Sanat Kumar Biswas is a PhD student in School of Electrical Engineering and Telecommunication at the University of New South Wales (UNSW). His research interest is spacecraft navigation; GNSS based navigation, optimal estimation, satellite attitude control. His current research focus is real-time on-board satellite navigation using multi-Global Navigation Satellite System receiver. He is also associated with Australian Centre for Space Engineering Research and worked on de-tumbling of cube-sat UNSW-EC0. Sanat received his Bachelor of Engineering in Instrumentation and Electronics from Jadavpur University in 2010 and M. Tech in Aerospace Engineering from Indian Institute of Technology Bombay in 2012. During his M. Tech program he researched on spacecraft navigation in lunar trajectory. He worked as Senior Engineer at Robert Bosch Engineering and Business Solutions from 2012 to 2013.


(2) Thien Nguyen (BLUEsat)
Tracking Aircraft via CubeSat Constellations


Abstract:
Automatic Dependent Surveillance-Broadcast (ADS-B) is currently being adopted by aviation authorities around the world as the standard method for tracking aircraft during flight. ADS-B coverage is available on most of the landmass in Europe, North America, Australia and South East Asia. However, gaps in coverage exist over regions where installing ADS-B receiver stations is not economically viable or feasible, such as over oceans and poles. To close these gaps, ADS-B signals can be received and retransmitted from satellites in Low Earth Orbit (LEO). There is an increased commercial interest in implementing ADS-B re-transmitting satellite constellations. The Iridium NEXT and second Globalstar constellations of LEO satellites that are currently under development will provide a space based ADS-B service. Using a constellation of CubeSats provides a more economical solution, with lower production, launch and satellite replacement costs. The key challenge in the design of such system entails balancing coverage area and revisit times against cost and CubeSat technological limitations.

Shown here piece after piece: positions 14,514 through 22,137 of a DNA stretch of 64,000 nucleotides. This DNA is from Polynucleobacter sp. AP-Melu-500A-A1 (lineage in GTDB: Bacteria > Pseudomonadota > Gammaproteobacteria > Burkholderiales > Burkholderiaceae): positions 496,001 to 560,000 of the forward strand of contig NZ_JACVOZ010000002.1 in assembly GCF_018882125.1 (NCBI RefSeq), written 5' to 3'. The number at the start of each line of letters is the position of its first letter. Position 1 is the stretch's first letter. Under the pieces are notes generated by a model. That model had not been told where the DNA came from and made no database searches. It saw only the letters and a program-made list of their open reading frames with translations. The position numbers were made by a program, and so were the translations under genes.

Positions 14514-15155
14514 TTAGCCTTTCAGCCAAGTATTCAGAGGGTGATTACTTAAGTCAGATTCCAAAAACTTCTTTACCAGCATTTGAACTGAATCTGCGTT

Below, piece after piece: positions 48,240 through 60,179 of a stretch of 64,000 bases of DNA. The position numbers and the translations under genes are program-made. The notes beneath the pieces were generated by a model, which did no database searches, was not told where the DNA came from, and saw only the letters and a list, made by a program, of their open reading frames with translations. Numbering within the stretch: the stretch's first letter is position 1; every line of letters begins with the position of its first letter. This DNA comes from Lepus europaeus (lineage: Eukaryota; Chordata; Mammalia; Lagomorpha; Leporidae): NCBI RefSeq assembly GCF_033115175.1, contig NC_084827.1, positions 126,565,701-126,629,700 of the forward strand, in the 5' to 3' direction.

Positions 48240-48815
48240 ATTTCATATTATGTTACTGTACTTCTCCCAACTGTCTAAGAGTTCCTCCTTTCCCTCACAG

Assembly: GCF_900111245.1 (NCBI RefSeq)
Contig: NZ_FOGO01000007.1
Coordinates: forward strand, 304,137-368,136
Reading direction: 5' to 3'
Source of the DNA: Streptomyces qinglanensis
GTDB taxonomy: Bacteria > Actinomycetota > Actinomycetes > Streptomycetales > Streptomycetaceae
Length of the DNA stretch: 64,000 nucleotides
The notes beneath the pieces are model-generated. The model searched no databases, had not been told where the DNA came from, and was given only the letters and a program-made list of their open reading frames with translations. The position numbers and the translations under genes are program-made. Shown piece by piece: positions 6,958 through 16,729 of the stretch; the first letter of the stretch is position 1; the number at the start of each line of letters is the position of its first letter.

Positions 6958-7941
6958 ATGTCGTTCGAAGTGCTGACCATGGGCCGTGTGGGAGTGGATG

In our research, we performed analysis of these trade-offs and provide an insight into requirements of such a system. We modelled popular flights over the North Pole and Pacific and Atlantic Oceans (where ADS-B coverage is not available) in Systems Tool Kit (STK) with standard commercial ADS- B transmitters. These flight paths were analysed to determine the coverage requirements of a space based ADS-B system. Aviation safety requirements from various global authorities were researched to determine the system update rates necessary to provide a safety critical service. These requirements lay the groundwork for the systems development necessary to launch and operate an ADS-B constellation.